Peter Lodder: I should not tie myself to a particular time frame. May I adopt your time frame? I entirely agree with you that there has over that span of time (and I have had a similar personal experience to yours certainly in terms of longevity) been significant improvement, and that is why, in response to your Chairman's invitation, I indicated our support and encouragement for what has happened. I think there has been generated within the Crown Prosecution Service a much better sense of identity and a stronger sense of purpose, so to that extent I think there has been significant improvement, and, may I say, we applaud it as well, because we are participants in the criminal justice system. As members of the Bar we both prosecute and defend. It is vital, in our view, that the criminal justice system acts efficiently and effectively in all its constituent parts. Our concerns really derive in recent time from the rapidity of the change What we fear is a target driven approach, which means that in the interests of hitting particular targets the individual areas are trying to drive the employees into court as often as possible, and what this leads to, in our experience, is people being instructed to go and present cases which they may not have been acceptable for had they been self-employed lawyers and for which they may not have sufficient experience or competence but that there is a pressure to do it because of the target. I have experience of individual members of the Crown Prosecution Service who are members of the Bar saying that that is something that they have come across, and so there is a concern when that happens. The criminal justice system, if that is correct, is not well served if there is that dynamic in operation within the system.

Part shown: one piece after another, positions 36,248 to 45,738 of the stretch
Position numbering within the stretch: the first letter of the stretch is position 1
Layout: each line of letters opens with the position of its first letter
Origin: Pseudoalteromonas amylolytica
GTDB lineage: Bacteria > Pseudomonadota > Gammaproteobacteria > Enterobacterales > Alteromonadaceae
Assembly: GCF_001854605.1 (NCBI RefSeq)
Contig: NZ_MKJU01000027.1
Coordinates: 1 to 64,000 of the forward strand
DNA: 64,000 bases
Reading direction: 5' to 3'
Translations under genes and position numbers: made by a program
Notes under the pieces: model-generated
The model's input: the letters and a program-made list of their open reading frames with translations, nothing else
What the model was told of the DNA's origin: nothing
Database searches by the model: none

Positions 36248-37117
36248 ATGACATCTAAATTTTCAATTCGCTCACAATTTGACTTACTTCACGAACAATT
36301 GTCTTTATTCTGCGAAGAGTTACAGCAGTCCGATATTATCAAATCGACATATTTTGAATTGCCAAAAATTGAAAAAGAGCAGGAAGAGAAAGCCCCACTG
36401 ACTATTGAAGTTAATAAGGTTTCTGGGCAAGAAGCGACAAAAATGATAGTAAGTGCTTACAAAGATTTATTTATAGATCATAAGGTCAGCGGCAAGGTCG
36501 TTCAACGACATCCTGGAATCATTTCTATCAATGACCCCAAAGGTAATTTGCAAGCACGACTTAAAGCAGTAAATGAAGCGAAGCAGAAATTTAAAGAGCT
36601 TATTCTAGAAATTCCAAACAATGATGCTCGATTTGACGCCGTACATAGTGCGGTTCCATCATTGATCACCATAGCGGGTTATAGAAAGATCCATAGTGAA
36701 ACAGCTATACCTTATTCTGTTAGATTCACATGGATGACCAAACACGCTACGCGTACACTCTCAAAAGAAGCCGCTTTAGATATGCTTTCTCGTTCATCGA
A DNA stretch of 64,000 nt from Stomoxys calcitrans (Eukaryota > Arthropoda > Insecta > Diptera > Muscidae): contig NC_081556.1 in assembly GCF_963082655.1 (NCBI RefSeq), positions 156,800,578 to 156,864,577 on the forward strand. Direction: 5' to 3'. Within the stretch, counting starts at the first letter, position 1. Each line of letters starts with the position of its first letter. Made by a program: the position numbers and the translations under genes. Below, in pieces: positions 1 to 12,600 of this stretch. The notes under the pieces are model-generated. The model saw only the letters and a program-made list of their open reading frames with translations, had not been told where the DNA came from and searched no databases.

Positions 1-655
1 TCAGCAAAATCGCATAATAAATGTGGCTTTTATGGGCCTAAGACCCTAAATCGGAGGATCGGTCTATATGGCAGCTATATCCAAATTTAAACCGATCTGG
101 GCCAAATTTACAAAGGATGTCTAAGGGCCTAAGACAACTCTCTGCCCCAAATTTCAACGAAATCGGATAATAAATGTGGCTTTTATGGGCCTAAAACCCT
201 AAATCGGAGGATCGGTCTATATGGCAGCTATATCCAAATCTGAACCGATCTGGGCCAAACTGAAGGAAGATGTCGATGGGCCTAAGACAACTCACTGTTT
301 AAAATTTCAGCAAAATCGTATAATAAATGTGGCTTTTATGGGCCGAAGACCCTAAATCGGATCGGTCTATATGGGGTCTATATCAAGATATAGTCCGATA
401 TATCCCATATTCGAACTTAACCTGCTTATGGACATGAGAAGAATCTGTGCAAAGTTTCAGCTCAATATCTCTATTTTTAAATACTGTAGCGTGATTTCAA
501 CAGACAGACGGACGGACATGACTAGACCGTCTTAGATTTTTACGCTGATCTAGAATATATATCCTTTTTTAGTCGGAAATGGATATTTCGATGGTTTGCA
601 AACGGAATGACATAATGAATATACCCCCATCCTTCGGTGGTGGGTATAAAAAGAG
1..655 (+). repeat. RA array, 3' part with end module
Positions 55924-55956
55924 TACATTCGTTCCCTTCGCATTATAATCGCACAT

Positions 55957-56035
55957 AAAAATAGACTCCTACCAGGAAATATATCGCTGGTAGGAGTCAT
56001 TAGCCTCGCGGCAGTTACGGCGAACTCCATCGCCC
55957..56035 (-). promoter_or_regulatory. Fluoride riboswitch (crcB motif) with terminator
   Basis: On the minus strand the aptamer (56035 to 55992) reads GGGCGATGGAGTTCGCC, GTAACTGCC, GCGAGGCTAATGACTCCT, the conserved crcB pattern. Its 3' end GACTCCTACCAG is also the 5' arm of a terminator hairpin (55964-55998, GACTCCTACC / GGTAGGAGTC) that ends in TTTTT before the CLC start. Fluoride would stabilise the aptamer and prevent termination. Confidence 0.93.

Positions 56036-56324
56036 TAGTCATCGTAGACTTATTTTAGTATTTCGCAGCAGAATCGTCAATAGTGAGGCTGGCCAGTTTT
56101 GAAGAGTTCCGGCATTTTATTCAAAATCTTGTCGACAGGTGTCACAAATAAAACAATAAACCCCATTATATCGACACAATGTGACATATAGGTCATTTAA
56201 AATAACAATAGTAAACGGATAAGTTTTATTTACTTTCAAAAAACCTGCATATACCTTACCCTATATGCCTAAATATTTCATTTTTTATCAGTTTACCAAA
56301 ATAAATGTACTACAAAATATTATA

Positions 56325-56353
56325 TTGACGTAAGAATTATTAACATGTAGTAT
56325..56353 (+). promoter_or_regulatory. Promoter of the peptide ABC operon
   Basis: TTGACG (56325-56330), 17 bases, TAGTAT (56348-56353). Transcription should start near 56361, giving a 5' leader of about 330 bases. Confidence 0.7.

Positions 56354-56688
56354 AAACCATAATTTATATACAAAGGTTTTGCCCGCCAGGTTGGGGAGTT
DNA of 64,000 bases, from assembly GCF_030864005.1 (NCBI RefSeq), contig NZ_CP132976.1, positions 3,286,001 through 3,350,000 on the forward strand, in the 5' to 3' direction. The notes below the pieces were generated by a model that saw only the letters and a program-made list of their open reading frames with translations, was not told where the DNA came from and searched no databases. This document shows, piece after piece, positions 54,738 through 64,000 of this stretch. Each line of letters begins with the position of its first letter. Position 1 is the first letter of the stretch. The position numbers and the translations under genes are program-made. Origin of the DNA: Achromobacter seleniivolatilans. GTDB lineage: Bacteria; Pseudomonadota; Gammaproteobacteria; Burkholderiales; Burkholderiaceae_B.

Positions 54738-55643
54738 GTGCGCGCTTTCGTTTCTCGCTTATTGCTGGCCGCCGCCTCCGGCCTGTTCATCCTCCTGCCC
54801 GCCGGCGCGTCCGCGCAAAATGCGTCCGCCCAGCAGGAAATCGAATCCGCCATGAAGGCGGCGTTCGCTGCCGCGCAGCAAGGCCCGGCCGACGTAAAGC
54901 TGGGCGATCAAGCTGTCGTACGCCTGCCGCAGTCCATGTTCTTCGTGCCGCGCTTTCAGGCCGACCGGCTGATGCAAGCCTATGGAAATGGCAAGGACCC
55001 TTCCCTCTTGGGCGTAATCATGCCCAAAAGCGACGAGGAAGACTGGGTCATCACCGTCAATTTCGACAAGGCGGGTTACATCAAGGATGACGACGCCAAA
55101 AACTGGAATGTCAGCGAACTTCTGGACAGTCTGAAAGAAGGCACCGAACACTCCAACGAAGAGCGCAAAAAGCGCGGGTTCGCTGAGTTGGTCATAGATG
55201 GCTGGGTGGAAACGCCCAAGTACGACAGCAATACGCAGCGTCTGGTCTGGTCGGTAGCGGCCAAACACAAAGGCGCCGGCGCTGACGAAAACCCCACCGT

Q73  Chairman: Do you have members who work for the Crown Prosecution Service?

  Peter Lodder: We do.

  Q74  Chairman: Membership associations?